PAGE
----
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August 4th, 2019
A common misconception about meditative practice is that one concentrates on a sense of calm and peace. It’s all a bit froo-froo from the sounds of it.
Many people who look as though they practice meditation also believe this is what it’s about.
If anything, a sense of calm equanimity is a by-product, not the actual product of a meditative practice.
Think of a cashier, manning a till all day. During the whole shift there is a constant line of people waiting to be dealt with, holding items for purchase, wanting to pay. All day, the cashier rings in items and takes payment, and all day, when each person is finished paying, they go in a loop and get back in line. And it never ends.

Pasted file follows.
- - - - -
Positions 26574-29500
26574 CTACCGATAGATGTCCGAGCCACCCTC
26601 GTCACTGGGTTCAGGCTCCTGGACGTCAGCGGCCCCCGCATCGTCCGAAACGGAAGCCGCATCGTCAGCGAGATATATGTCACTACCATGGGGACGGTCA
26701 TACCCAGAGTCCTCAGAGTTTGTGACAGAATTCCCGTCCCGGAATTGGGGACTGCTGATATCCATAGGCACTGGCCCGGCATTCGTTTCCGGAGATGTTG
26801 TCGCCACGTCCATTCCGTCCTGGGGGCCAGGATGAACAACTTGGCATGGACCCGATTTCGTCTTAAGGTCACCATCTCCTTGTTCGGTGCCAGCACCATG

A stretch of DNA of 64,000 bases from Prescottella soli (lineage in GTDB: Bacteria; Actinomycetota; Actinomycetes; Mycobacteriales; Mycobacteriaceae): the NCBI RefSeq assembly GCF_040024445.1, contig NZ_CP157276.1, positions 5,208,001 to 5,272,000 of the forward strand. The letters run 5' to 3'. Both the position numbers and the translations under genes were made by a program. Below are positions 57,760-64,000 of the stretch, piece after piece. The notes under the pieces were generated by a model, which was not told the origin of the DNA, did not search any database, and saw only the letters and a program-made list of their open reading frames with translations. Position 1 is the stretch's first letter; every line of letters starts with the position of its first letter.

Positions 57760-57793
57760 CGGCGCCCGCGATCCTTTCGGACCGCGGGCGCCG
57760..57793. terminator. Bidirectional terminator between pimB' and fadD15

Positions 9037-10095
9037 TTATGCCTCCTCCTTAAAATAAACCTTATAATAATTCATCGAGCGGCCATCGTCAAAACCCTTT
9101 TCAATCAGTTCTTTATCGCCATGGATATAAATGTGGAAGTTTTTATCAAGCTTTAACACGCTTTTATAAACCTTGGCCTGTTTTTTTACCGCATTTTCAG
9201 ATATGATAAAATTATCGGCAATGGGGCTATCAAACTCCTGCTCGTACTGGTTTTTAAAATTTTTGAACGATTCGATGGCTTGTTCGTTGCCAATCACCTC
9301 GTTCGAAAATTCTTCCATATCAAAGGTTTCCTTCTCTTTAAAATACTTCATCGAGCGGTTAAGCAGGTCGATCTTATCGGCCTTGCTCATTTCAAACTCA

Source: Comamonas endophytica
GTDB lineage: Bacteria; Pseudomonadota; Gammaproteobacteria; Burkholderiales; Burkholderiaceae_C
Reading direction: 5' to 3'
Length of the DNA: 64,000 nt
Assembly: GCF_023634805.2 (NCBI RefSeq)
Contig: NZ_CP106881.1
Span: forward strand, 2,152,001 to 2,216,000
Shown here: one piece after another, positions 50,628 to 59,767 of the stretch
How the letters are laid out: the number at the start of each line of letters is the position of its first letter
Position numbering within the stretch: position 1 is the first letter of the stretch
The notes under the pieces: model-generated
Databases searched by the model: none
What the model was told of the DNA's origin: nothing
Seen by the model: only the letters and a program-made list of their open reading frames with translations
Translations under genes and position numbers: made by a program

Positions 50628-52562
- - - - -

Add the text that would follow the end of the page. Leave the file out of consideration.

For many people this is the mental status quo: just a constant, never-ending stream of looping thoughts.
A meditative practice eventually enables a person to get to the end of a shift, giving each thought it’s due and letting it go.
Think of that cashier again, closing up shop, going home , flopping down on the couch and finally breathing a sigh of relief. That relaxing calmness is a by product of a day well worked and over, it’s not the direct result of such work.
So too is the case for a meditative practice that is starting to work. A person can finally get relief from thoughts that have hither-to been never ending.
Meditation becomes, first, a workshop where each of us can build and tinker with a release valve for the mind.
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